What was going to be my Book C became my Book B, but parts of B are in C, and A gave me the ideas for D and E.

And, even if you're working on just one book, you can skip around within the book. If you're having trouble with Chapter 3, work on a chapter that happens later, or go back and edit chapter 1.

Wednesday, November 5, 2008

An alternative to celebrity blurbs


Every author dreams of having cover blurbs (endorsements) from famous people who'll say nice things that may entice people to buy books.

Often, especially for a new author with a new book, it's just not possible to get the attention of an expert who will add authority to yours.

That doesn't mean your book has to be blurbless.

There's nothing wrong with asking for and printing blurbs from friends and family, if it's appropriate to your book. Later on, If Oprah or another celeb falls in love with your words, you can revise the cover to incorporate the new comments.

My new book I Only Flunk My Brightest Students -- stories from school and real life, deals with my life. So it made perfect sense to use blurbs from people who know me, rather than some distant Nobel Prize winner.

My book is funny. Identifying the source of my front cover blurb as "author's classmate since first grade" is almost a parody of the traditional stuffy IDs ("professor of Indo-Eurasion folk medicine at the University of Guatemala), and reinforces the mood of the book.

Don't forget blurbs for the back cover, and the first inside page. Also, there's nothing wrong with your acting as a writing coach for your blurbers. You can even write a complete blurb and ask someone to "adopt" it.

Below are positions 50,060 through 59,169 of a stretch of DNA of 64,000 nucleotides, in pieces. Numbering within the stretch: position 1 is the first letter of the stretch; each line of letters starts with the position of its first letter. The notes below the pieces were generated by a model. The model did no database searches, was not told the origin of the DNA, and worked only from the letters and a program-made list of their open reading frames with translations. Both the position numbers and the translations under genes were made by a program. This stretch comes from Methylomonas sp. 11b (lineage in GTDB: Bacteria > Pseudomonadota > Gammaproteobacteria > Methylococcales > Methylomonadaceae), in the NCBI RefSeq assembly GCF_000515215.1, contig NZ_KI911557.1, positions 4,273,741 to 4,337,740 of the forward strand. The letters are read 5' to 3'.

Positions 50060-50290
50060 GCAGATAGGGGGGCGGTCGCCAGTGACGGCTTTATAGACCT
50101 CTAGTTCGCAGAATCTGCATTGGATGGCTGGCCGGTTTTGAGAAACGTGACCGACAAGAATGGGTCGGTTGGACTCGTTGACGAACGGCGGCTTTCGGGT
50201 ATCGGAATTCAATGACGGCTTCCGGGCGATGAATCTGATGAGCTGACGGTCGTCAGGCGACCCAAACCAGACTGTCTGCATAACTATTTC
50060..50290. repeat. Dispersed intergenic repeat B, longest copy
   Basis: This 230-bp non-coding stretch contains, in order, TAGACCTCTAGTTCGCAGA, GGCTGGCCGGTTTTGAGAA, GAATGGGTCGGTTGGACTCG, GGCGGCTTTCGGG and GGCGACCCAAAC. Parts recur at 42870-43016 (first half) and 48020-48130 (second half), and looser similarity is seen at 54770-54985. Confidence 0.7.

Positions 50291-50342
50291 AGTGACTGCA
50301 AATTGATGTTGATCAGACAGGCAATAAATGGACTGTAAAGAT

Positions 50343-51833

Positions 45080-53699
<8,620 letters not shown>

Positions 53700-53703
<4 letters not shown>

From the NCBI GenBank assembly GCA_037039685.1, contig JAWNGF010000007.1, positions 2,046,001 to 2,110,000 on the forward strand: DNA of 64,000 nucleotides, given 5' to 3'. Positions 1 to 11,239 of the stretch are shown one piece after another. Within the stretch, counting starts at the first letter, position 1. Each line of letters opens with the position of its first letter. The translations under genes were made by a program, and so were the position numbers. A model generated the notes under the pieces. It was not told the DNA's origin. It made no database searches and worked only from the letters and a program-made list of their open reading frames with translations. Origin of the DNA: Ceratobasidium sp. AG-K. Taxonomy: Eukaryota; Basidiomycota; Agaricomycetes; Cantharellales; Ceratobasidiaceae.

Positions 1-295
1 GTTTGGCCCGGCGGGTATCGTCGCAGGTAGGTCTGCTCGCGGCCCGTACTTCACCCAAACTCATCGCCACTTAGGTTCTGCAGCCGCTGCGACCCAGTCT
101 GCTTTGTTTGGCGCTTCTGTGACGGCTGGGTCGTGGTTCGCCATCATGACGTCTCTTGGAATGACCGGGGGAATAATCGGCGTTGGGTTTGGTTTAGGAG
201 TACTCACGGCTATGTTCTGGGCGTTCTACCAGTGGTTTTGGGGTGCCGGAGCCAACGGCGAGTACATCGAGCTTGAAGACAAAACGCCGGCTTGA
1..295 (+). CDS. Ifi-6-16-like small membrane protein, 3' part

Tuesday, November 4, 2008

Kudos for Lightning Source

If you've been reading this blog for a while, you probably know that I favor extreme author involvement in book publishing, as opposed to using a conventional publishing house or an "author service company" (a.k.a. vanity publisher) such as Outskirts Press.

By handling everything myself, I get more control, probably more money, probably faster money, and my books are available to be sold much sooner.

I had been planning to use Lightning Source as my Print-On-Demand (POD) printer for I Only Flunk My Brightest Students -- stories from school and real life. But I was a bit concerned about possible problems "FTP-ing" my text and cover PDF files to them. In the past I've used a program called WSFTP for uploading files. It usually works fine, but a few times a year there is unexplained weirdness, and I didn't want anything weird to interfere with my publishing.

I am very pleased to report that everything went smoothly. The entire interaction with Lightning took less than an hour. There were several forms to fill out online, and two to fax to them. I got encouraging emails from their people, and didn't even have to use WSFTP. To upload, I just clicked on the file names on my PC, and their giant computer just inhaled them.

Next step is to wait a few days for my proof. Then I'll make any necessary corrections, get some real books, and send out review copies. Meanwhile I'm finishing up the next book, and I have two more planned for next year.

The first book took me 50 years from concept to completion. I'm 62 years old, so I'll have to work faster from now on.

Monday, November 3, 2008

Find & replace warning


I recently decided to change a real name to a fake name in my memoir, to avoid embarrassing someone who might not want to be written about.

I used Microsoft Word's Find and Replace feature, which quickly made about a dozen substitutions in a chapter.

But when I read through the chapter I was surprised to find a few instances of the old name, which had escaped the Find function.

It's important to do a manual verification, because Word might not notice hyphenated words, or words with apostrophes or in their plural form, as targets for replacement.